- In-city excursions for the study abroad group is included. There is A LOT to see and do in Lima, and we get the chance to do all the "tourist-y" things with the group during the Lima excursion days. We will do things such as visiting historical sites, ancient ruins, parasailing, etc.
- The other students studying through the program will provide a GREAT group of friends! I was surprised when I came at how diverse the other American students all were, but we all bonded VERY QUICKLY. It is great to have them all here to go out with, and share in the amazing excursions and cultural experiences.
- Housing is also set up through ISA. I am living with a Peruvian host-family, which was already set up for me before I arrived. I completed a short survey on my likes/dislikes/etc. and ISA placed me with a house. My family speaks only Spanish and they are incredibly generous and hospitable! This is by far the best way to really immerse yourself in the Peruvian culture and best experience daily life in Peru! I would recommend this type of housing to EVERYONE interested in studying abroad!
- 3 Meals a day are provided 7 days a week by my host family. This is GREAT because with this, I am able to really experience Peruvian cuisine---and it is DELICIOUS! My family does an incredible job at getting us to try all sorts of new things and not miss out on any of the traditional Peruvian food.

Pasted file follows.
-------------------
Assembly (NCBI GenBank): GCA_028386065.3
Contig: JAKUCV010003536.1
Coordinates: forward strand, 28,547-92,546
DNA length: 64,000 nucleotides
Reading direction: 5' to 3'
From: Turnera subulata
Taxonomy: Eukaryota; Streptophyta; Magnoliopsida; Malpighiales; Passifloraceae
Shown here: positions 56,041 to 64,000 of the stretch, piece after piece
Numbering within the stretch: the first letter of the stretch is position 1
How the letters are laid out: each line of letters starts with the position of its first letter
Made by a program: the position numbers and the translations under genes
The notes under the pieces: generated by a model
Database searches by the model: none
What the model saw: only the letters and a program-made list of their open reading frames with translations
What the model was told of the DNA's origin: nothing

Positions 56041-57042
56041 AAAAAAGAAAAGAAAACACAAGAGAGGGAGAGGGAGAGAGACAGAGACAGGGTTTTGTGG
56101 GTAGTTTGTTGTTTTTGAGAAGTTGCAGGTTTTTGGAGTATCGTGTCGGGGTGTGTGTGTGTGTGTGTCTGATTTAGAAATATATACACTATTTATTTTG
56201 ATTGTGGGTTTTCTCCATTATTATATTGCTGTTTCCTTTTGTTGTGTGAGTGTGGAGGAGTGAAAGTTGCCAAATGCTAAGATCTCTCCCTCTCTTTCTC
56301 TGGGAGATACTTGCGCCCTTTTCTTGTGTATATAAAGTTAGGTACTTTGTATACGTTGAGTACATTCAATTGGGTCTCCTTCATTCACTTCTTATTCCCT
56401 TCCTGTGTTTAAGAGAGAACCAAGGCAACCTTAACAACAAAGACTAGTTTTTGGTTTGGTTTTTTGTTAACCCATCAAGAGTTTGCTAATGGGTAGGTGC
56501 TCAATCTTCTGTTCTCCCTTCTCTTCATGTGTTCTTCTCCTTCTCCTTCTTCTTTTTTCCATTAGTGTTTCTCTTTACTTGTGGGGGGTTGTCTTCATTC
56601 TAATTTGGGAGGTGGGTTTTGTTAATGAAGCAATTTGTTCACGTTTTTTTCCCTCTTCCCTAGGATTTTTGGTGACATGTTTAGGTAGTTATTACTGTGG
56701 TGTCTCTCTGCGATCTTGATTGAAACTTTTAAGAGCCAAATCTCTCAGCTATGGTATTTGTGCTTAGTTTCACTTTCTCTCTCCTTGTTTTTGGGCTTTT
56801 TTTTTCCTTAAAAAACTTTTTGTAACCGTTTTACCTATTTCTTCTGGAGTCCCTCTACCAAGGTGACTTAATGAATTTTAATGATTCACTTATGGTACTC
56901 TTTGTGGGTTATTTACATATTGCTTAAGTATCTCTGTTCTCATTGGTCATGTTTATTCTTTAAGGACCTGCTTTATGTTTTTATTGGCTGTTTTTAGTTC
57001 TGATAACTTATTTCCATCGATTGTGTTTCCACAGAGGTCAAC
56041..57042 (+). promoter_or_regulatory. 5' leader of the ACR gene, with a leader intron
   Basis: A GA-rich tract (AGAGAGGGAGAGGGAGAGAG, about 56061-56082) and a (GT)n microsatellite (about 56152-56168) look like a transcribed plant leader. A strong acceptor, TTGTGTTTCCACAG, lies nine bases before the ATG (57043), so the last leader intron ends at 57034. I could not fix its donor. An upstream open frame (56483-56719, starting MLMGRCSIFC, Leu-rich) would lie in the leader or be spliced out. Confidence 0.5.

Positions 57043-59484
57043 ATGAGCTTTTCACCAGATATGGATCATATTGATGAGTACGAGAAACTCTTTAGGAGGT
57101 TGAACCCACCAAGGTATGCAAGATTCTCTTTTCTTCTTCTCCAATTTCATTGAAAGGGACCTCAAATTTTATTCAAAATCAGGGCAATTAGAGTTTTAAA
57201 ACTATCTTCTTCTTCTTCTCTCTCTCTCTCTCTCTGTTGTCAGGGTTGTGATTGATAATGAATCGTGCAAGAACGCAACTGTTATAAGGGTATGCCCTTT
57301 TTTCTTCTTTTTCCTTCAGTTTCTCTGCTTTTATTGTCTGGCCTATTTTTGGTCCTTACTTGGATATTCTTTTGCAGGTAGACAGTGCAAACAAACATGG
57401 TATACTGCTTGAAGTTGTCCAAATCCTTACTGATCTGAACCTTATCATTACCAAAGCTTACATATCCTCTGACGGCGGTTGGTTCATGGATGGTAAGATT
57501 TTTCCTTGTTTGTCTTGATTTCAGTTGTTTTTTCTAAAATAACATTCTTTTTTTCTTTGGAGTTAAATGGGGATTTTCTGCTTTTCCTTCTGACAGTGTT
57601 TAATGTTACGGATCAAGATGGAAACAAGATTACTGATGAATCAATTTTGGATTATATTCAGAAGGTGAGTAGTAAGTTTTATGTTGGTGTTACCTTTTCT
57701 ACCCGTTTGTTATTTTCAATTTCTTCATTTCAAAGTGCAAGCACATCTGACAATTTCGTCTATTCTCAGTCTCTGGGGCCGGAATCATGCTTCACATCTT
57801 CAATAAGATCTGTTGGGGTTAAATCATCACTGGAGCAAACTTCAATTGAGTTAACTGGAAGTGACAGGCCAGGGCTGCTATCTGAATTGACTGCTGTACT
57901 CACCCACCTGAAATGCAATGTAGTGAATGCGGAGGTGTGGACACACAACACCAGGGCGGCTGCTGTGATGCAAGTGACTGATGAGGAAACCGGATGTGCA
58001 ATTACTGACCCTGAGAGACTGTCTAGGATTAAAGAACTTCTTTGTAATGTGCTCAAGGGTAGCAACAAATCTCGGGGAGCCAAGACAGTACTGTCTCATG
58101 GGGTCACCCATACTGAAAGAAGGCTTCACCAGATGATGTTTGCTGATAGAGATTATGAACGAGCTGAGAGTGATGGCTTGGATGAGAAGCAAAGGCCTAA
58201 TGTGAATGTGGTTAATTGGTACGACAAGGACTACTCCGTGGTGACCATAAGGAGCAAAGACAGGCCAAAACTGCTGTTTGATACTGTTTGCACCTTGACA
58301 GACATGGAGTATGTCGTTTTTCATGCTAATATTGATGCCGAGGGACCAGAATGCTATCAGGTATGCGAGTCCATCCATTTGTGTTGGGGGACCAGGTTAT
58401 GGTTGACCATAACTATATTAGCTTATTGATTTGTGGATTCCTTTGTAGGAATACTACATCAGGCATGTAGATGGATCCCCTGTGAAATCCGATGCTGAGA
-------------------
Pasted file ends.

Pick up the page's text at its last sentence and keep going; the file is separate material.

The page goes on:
- Safety and health is assured with ISA. ISA gives students invaluable advice for safety in the country. ISA also provides an incredible insurance program for health issues while abroad. Hopefully this will not be needed, but in the case that it is, ISA does all that they can to help their students with these issues.

The only cases where I would not recommend using a program would be to students who might already be familiar with the area. You might not need help getting set up with housing, and if you have already traveled to the excursion locations, it is typically less expensive to directly enroll in your chosen university. But if you are looking to revisit those locations or if you want help setting up housing, a study abroad program is great for this. With ISA, you can have flexible options as well with costs (for example: if there is an excursion which you have already been on and you would rather not go there twice, then the cost of that excursion is left out of your program payment).